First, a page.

Beet Leafhopper (Circulifer tenellus)
Order Hemiptera: Family Cicidellidae
Adult: Wedge-shaped with a pale green, gray, or tan colored body and about 0.13 inches (3 mm) long (Fig. 9.7).
Figure 9.7 - Adult beet leafhopper.
Egg: Tiny, white.
Nymph: Similar in appearance to the adult but smaller and wings are not fully developed.
Beet leafhopper overwinters as mated females on weed hosts and in uncultivated areas in the southern U.S. They migrate or are blown north in early summer. Adults move into cultivated fields, when weeds begin to dry up, where they feed and reproduce on suitable host plants. Development from egg hatch to adult can take about 2-3 months. Multiple generations occur each year.
Adults and nymphs use their piercing sucking mouthparts to remove plant tissue from leaves and stems of host plants. When leaf hopper infestations are severe, feeding can result in shriveled and burned leaves which is often referred to as ‘hopper burn’. The most severe damage to tomato and pepper crops; however, occurs when the beet leafhopper transmits curly top virus (see page 150-151). The leafhopper picks up the virus while feeding on infected weeds in the spring. As infected leafhoppers move into cultivated fields and gardens they spread the virus to all plants they feed on. Leafhoppers can transmit the virus to an uninfected host even if they only feed for a brief period (minutes). A virus-infected leafhopper will transmit the virus for the duration of its life, often resulting in long distance spread of the virus, but does not pass the virus on to its progeny in utero.
Management decisions should be focused on preventing leafhoppers from feeding and spreading the curly top virus.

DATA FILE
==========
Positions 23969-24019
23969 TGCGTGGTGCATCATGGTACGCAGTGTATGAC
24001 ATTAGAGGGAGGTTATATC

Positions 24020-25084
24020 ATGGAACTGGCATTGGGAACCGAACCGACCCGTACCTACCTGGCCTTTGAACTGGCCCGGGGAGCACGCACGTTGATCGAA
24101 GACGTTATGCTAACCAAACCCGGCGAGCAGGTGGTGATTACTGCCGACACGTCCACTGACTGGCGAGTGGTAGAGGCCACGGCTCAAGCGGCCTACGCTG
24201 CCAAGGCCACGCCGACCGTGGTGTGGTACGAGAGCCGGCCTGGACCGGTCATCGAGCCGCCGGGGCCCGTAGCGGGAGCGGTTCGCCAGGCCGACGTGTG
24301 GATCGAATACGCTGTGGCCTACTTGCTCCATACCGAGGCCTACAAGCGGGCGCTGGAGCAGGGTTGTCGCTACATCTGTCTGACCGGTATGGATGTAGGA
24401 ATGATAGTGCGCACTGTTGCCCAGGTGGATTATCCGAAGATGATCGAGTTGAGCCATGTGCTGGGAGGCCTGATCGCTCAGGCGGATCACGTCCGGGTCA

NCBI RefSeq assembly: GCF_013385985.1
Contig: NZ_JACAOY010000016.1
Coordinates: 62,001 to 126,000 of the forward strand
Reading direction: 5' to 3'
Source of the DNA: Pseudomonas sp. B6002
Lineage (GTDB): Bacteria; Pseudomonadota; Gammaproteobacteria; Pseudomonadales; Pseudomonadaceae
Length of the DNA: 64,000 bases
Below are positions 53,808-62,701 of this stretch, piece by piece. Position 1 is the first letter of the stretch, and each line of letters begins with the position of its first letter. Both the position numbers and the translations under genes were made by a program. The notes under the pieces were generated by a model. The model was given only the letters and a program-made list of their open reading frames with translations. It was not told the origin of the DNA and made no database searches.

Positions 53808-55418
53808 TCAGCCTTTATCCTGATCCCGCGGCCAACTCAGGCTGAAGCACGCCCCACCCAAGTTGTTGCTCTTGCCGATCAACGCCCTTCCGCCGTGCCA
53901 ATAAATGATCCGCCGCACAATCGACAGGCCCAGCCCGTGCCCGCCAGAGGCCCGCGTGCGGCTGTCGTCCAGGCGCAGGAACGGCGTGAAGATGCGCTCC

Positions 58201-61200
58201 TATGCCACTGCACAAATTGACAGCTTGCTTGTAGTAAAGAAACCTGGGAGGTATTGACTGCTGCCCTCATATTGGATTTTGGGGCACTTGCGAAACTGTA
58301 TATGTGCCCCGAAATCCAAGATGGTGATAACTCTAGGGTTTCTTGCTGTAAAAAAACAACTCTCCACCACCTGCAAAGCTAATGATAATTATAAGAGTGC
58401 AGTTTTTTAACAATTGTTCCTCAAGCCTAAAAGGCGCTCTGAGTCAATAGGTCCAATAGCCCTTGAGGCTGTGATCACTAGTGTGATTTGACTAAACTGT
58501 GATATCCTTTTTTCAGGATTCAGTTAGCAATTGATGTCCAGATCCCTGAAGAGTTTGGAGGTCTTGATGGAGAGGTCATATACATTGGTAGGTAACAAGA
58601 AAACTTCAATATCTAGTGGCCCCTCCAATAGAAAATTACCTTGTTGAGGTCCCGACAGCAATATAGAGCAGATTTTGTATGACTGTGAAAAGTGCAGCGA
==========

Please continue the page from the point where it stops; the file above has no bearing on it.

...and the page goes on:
- Destroy and remove plant debris. Weeds or volunteer plants from previous crops can act as overwintering hosts for leafhoppers and the virus. Keep field borders and interiors clear of weeds; this will reduce food sources for incoming infected leafhoppers in the spring and summer.
- Plant higher than normal density. This will help to lower the probability that every plant in the field will be infected.
- Use floating row covers or reemay fabric. Reemay is a white mesh, breathable fabric to cover plants and reduce feeding by beet leafhopper and other insects.
Few natural enemies of the beet leafhopper have been identified. Research has shown a fly parasitoid (Pipunculidae) attacks beet leafhoppers, but the potential for population reduction is unknown.
The beet leafhopper’s wide host range, ability to migrate long distances, and rapid virus transmission when feeding make management with insecticides difficult. Insecticides may prevent some within-field spread, but most applications should be directed towards other hosts, such as weeds, in order to prevent leafhopper spread into the desired crop. However, this method may be costly and have less than ideal results, making cultural control the primary approach to management.
Beet Curly Top Virus Information